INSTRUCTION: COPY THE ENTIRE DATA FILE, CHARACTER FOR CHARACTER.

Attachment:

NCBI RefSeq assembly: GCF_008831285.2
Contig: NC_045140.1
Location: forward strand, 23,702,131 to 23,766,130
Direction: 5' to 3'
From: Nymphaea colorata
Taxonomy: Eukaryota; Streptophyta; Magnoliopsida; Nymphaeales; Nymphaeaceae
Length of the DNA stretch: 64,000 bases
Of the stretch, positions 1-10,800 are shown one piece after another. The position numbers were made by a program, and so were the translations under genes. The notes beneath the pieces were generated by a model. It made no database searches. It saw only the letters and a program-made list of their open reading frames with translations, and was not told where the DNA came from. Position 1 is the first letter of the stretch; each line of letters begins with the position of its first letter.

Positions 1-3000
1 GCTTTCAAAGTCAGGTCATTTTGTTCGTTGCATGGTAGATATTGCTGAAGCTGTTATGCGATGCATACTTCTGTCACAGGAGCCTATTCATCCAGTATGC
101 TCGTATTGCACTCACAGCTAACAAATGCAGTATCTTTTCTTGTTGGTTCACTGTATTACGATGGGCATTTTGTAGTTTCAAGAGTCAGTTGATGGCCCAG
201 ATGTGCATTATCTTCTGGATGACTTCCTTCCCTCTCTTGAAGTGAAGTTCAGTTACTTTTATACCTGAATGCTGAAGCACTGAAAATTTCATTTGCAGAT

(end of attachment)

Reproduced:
NCBI RefSeq assembly: GCF_008831285.2
Contig: NC_045140.1
Location: forward strand, 23,702,131 to 23,766,130
Direction: 5' to 3'
From: Nymphaea colorata
Taxonomy: Eukaryota; Streptophyta; Magnoliopsida; Nymphaeales; Nymphaeaceae
Length of the DNA stretch: 64,000 bases
Of the stretch, positions 1-10,800 are shown one piece after another. The position numbers were made by a program, and so were the translations under genes. The notes beneath the pieces were generated by a model. It made no database searches. It saw only the letters and a program-made list of their open reading frames with translations, and was not told where the DNA came from. Position 1 is the first letter of the stretch; each line of letters begins with the position of its first letter.

Positions 1-3000
1 GCTTTCAAAGTCAGGTCATTTTGTTCGTTGCATGGTAGATATTGCTGAAGCTGTTATGCGATGCATACTTCTGTCACAGGAGCCTATTCATCCAGTATGC
101 TCGTATTGCACTCACAGCTAACAAATGCAGTATCTTTTCTTGTTGGTTCACTGTATTACGATGGGCATTTTGTAGTTTCAAGAGTCAGTTGATGGCCCAG
201 ATGTGCATTATCTTCTGGATGACTTCCTTCCCTCTCTTGAAGTGAAGTTCAGTTACTTTTATACCTGAATGCTGAAGCACTGAAAATTTCATTTGCAGAT